Obesity is a growing concern in the United States, affecting more individuals than ever before in history. In fact, according to the Center for Disease Control and Prevention (CDC), more than one-third of adults and nearly 20 percent of children are obese in the United States. The total number of obese and overweight individuals adds up to 67% of the country!
What is Obesity?
Obesity is best defined according to body mass index (BMI), which measures the ratio of fat to a person’s height and weight. Individuals with a BMI greater than 25 are considered overweight and individuals with a BMI of 30 or greater are considered obese.
Who is Affected?
While anyone can be affected by obesity, research shows that obesity rates tend to be higher for particular groups of people. The CDC found that African-Americans have the highest age-adjusted rates of obesity at 49.5 percent. Other groups, such as Mexican Americans (40.4 percent), Hispanics (39.1 percent) and Whites (34.3 percent) were found to have very high rates of obesity as well.
In addition to ethnicity, obesity is highly linked with socio-economic status in the United States. The CDC reports that women with higher incomes are less likely to be obese than women with low incomes. However, the report also found that among non-Hispanic black and Mexican-American men, those with higher incomes are more likely to be obese.
No relationship between obesity and education was found for men; however, women who completed college were reported less likely to be obese. The report found that between 1988-1994 and between 2007-2008, obesity rates increased in all American adults across all levels of education and income.
Based on data collected in 2012, obesity rates across the United States ranged from 20.5 percent in Colorado to 34.7 percent in Louisiana. The data showed that no state had an obesity rate less than 20 percent. States located in the Midwest and South were found to have higher rates of obesity, at nearly 30 percent.
Conversely, states located in Northeast and West were found to have lower rates of obesity, at approximately 25 percent. In the last decade, obesity rates have spiked dramatically, as data shows that, in 2000, no states had an obesity rate greater than 30 percent. Since then, 13 states have reported obesity rates equal or greater to 30 percent.
Impact on Health
Individuals with obesity are found to have a much higher risk for developing heart disease, type 2 diabetes, stroke, sleep apnea, and other serious illnesses. Furthermore, obese individuals have had a dramatic impact on medical costs in the United States. Research conducted in 2008 found that the estimated medical cost of obesity was $147 billion. What’s more, the costs break down to $1,429 more for obese individuals than individuals of normal weight.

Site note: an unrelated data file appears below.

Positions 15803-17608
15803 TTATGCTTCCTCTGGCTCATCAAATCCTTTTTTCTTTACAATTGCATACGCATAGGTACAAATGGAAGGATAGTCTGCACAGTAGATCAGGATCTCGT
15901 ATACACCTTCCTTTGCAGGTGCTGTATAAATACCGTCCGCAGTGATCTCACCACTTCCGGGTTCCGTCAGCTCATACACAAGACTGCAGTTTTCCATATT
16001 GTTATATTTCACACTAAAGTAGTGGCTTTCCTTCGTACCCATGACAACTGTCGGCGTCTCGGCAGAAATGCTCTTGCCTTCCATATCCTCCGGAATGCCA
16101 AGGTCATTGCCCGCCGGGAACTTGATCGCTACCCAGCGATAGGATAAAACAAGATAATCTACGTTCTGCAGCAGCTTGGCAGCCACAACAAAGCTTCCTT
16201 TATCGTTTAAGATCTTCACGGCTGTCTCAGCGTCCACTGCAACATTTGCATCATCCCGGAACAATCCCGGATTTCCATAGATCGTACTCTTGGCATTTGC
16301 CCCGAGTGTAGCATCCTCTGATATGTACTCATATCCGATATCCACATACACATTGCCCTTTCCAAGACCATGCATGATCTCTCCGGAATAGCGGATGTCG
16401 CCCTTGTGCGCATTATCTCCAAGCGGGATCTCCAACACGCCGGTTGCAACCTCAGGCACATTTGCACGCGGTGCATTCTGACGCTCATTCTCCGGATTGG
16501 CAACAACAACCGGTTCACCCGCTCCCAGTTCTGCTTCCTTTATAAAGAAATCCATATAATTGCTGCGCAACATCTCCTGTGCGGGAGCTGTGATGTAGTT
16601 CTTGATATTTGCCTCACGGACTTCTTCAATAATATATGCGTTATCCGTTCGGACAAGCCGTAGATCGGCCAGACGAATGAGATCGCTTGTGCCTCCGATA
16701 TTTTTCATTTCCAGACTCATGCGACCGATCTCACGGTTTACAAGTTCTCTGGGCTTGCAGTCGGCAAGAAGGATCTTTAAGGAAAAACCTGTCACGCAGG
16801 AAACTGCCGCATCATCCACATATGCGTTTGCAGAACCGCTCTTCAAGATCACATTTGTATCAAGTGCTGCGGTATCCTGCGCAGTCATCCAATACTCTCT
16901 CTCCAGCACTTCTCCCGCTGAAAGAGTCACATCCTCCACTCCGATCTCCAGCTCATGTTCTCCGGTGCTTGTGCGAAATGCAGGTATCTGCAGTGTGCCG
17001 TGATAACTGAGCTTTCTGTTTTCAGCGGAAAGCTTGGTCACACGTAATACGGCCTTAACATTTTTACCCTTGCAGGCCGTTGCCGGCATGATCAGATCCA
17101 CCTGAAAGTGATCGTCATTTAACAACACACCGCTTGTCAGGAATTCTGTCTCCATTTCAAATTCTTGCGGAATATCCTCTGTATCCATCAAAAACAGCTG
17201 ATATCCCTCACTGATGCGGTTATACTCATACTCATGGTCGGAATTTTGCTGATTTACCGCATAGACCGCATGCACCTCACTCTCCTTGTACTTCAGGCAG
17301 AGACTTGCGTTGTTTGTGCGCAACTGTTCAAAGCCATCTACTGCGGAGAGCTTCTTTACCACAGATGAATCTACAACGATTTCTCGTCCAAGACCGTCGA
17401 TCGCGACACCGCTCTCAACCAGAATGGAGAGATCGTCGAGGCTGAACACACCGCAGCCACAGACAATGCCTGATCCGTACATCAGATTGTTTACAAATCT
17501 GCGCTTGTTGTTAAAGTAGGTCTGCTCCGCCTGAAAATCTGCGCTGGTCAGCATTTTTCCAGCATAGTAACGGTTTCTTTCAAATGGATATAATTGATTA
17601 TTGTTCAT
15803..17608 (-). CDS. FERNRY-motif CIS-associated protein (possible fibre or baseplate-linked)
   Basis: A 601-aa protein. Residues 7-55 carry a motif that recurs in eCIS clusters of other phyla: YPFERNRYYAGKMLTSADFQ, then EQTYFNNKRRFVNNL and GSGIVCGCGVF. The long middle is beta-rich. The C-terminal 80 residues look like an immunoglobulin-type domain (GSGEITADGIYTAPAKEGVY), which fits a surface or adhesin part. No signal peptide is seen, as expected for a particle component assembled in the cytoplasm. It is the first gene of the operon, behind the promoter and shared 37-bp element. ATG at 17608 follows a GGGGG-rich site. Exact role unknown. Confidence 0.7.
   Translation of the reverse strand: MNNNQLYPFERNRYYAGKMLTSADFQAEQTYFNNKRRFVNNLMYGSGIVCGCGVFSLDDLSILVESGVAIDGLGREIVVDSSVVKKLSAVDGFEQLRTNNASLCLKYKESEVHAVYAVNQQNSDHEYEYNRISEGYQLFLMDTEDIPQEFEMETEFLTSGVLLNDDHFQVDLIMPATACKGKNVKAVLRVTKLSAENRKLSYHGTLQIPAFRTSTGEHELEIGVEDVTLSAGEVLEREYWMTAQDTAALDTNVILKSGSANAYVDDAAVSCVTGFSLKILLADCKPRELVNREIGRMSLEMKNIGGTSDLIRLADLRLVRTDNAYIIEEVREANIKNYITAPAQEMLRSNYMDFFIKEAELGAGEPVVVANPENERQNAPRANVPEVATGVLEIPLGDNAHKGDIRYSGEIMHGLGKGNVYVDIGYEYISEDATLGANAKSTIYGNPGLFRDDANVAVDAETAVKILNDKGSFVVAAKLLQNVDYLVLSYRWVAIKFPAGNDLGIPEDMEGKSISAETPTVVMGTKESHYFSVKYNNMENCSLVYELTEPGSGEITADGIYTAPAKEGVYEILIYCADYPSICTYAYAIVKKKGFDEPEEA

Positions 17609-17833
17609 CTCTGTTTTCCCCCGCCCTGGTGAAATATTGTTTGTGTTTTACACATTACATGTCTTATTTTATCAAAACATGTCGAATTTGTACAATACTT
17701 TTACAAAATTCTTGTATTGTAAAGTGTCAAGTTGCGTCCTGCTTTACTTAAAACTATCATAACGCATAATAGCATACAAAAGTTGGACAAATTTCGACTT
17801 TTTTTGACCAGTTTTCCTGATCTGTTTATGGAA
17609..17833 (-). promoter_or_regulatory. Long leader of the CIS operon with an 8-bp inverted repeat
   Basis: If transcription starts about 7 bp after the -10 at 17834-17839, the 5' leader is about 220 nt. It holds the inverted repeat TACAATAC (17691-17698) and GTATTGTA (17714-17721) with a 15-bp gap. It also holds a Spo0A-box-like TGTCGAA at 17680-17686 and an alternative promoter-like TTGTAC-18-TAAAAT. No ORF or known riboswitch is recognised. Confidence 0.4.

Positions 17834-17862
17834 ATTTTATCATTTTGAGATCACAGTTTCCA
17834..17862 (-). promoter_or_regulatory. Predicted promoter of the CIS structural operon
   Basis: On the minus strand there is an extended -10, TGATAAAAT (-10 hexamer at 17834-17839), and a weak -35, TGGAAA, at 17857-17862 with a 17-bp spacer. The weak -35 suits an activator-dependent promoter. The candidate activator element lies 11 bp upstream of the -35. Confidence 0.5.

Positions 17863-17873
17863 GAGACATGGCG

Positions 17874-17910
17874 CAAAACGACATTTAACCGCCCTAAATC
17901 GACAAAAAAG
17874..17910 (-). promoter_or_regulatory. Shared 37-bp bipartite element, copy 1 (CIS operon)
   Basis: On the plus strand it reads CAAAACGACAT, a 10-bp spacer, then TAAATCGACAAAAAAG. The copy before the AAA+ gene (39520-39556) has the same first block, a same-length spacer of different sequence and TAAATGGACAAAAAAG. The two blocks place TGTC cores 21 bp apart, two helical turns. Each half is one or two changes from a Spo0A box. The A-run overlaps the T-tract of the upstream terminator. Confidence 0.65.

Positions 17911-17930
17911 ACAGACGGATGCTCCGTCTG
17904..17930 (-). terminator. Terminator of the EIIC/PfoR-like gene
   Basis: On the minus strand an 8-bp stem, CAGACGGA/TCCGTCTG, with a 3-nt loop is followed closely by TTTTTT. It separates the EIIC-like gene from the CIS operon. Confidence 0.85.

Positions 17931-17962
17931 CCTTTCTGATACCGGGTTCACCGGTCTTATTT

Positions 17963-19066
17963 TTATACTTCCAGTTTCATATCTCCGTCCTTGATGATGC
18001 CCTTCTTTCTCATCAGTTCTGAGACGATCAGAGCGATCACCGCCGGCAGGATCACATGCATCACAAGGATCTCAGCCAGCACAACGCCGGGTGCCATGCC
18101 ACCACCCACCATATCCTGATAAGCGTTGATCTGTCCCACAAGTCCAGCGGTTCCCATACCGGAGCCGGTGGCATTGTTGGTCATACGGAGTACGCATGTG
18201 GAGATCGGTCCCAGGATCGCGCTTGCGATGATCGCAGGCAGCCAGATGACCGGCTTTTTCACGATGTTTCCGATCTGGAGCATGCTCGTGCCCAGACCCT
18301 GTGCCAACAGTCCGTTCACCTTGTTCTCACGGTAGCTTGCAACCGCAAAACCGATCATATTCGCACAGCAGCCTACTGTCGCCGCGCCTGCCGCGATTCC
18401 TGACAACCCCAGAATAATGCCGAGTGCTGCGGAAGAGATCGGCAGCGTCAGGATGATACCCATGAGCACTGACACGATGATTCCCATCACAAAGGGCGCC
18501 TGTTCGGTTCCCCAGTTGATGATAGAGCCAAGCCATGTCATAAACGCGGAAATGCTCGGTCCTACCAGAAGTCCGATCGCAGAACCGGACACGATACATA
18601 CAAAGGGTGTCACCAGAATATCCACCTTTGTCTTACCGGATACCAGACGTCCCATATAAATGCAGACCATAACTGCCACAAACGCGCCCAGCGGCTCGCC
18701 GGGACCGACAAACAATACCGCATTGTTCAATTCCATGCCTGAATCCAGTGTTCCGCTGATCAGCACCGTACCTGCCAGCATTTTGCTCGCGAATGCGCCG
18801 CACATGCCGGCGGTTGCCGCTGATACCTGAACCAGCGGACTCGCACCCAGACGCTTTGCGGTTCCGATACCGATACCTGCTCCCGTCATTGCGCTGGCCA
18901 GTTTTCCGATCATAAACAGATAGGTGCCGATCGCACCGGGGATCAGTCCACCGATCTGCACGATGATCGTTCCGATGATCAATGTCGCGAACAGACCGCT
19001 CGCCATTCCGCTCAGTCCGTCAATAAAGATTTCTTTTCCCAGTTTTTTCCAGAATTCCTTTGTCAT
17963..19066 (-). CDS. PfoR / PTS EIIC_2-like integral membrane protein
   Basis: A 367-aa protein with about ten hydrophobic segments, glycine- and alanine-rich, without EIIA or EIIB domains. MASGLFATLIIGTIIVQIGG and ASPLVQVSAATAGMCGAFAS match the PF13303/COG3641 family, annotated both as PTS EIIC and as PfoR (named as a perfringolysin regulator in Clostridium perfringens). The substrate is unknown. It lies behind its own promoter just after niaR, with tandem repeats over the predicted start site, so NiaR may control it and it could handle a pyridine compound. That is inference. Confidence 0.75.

Obesity can also have a great impact on mental health. A Yale study found that weight is the top reason people are bullied, resulting in low self-esteem, depression and increased risk of suicide. The study also found that more than 70 percent of obese women reported being bullied by a family member regarding her weight.
As obesity has never been more prevalent in the United States, there have been many efforts to lower rates and educate Americans on the harmful effects obesity can have. One of the most notable efforts has been that by First Lady Michelle Obama, who began the “Let’s Move” outreach program as a way to combat and prevent childhood obesity.
At the launch of the program in 2010, she noted the impact obesity has on America as a nation, saying, “The physical and emotional health of an entire generation and the economic health and security of our nation is at stake.” The program focuses on education, healthy eating and physical activity within families, schools, and communities where children will benefit.
In addition to outreach and education, a Presidential Active Lifestyle Award (PALA+) was created to motivate Americans to maintain regular physical activity and healthy eating. Participants who achieve this goal for 6 out of 8 weeks are qualified to receive the presidential award for their hard work.